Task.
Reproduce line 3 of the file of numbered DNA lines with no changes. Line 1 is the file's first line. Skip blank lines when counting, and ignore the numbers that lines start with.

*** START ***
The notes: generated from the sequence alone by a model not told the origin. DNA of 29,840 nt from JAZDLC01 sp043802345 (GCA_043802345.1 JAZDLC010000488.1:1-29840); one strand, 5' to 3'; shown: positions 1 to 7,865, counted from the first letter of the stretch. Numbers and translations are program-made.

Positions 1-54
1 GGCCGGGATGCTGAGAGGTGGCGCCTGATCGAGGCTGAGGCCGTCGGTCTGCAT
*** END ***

1 GGCCGGGATGCTGAGAGGTGGCGCCTGATCGAGGCTGAGGCCGTCGGTCTGCAT